The Average Wage for a Helicopter Electrical Lineman

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Helicopter electrical linemen service or install electrical lines, poles and towers in areas that are not easily reached by utility trucks. They earn a middle-class income and enjoy the excitement of working aerially and being physically active.

The Average Wage for a Helicopter Electrical Lineman
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If you enjoy excitement, math, physical activity and fixing things, a career as an aerial lineman could be right up your alley. Helicopter electrical linemen repair power and other utility lines by working from helicopters in areas that cannot be accessed using work trucks or ladders. They earn a middle-class income, usually with benefits, that is ideal for supporting a family and planning for the future.

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Helicopter electrical linemen are responsible for placing or repairing electrical lines, poles and towers in areas that cannot be easily accessed by foot or work truck. Hours vary depending on demand and natural disasters, such as storms. Linemen must be willing to work on a moment's notice when customers lose service, so on-call shifts are common. Maintaining meticulous paperwork is essential, as is the ability to work in small spaces and from high elevations. Linemen must follow safety protocols, as working aerially can pose safety risks, as do working with high-voltage lines and equipment.

Education Requirements

Electrical linemen typically enter the field with a high school diploma or the equivalent and strong math skills. Some community colleges offer one- or two-year programs that emphasize hands-on training or familiarity with the field. Employers often partner with unions to offer three- to four-year apprenticeships, where new linemen receive classroom education and hands-on experience working under more experienced aerial linemen. To qualify for the apprenticeship program, a candidate must be 18 years or older, have a high school diploma or the equivalent, pass an aptitude test, have studied algebra for one year and pass a drug screening test. After working as an aerial lineman for a few years, it is possible to be classified as a journey lineman who can work without supervision. Professional certifications are available but not required, and may make advancing in the field easier.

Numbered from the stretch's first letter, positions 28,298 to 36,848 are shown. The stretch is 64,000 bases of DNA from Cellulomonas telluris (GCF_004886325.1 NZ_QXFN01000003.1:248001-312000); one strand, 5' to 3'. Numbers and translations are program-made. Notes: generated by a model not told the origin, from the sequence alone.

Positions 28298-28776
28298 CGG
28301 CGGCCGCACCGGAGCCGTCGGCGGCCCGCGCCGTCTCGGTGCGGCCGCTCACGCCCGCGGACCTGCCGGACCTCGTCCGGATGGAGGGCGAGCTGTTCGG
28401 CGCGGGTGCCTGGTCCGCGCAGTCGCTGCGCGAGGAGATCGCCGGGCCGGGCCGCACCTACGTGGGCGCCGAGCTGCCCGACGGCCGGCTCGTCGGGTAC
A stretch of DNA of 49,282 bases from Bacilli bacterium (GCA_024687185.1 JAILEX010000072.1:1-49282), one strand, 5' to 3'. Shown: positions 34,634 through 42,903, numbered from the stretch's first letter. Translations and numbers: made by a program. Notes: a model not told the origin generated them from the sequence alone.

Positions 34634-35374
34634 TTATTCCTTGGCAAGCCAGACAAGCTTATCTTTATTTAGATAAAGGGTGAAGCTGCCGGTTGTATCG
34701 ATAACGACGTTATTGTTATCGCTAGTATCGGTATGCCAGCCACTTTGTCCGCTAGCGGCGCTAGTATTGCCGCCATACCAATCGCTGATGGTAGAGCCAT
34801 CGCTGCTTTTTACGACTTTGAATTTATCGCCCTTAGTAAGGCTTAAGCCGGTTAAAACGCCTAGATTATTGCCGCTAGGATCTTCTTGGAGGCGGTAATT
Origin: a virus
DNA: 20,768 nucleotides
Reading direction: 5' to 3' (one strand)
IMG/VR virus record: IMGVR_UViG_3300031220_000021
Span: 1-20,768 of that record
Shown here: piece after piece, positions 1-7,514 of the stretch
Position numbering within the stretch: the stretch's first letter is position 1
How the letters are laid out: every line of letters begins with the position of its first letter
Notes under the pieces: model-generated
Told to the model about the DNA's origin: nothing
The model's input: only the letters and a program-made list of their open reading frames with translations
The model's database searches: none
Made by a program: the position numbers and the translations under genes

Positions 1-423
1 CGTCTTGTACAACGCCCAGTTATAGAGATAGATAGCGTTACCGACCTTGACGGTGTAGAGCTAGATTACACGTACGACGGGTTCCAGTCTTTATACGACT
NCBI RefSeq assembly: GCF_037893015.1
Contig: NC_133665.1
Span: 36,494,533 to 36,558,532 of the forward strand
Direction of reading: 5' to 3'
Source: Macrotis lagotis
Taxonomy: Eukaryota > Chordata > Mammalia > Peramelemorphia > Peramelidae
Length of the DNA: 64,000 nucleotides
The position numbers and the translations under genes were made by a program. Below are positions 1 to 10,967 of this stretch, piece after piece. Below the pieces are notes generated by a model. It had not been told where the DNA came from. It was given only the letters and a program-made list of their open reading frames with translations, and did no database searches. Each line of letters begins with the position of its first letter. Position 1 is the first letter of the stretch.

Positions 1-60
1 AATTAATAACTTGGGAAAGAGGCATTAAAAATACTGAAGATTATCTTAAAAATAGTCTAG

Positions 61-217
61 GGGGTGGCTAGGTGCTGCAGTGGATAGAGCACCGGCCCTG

Line installers and repairers earn a median annual salary of $68,010, which means that half of the linemen earn more than this while the other half earn less. Those in the top 10 percent earn more than $98,190, while the bottom 10 percent earns less than $36,610.

Industry Conditions

Electrical linemen work for utility companies, local government, contractors or are self-employed. Helicopters are cramped, and lots of equipment must be stored or carried by the aircraft, which leaves little maneuvering room for the air crew. Planning for personal needs, food and other necessities must be done in advance, especially when working to restore service or prevent electrical fires in areas of natural disasters. While hours are typically predictable, special circumstances sometimes require linemen to work long hours for many days in a row. Work is physically demanding, so staying in shape and caring for your health is especially important.

Years of Experience

Linemen earn a stable salary over the course of their career. Though earnings may increase slightly after the first year or two, they tend to remain stable after that. This stability could aid you in knowing what to expect as you plan your future. One earning projection looks like this:

  • 1 to 2 years: $71,400-$74,266
  • 3 to 4 years: $72,944-$74,883
  • 5 to 6 years: $74,046-$75,325
  • 7 or more years: $74,413-$75,463

Job-Growth Trend

Job opportunities for electrical linemen are expected to increase by an impressive 14 percent over the next decade, which is faster than in other industries. This increased demand is due to population growth and expanding cities, which need power and utility services.

References

About the Author

Anne Kinsey is an entrepreneur and business pioneer, who has ranked in the top 1% of the direct sales industry, growing a large team and earning the title of Senior Team Manager during her time with Jamberry. She is the nonprofit founder and executive director of Love Powered Life, as well as a Certified Trauma Recovery Coach and freelance writer who has written for publications like Working Mother, the San Francisco Chronicle, the Houston Chronicle and Our Everyday Life. Anne works from her home office in rural North Carolina, where she resides with her husband and three children.

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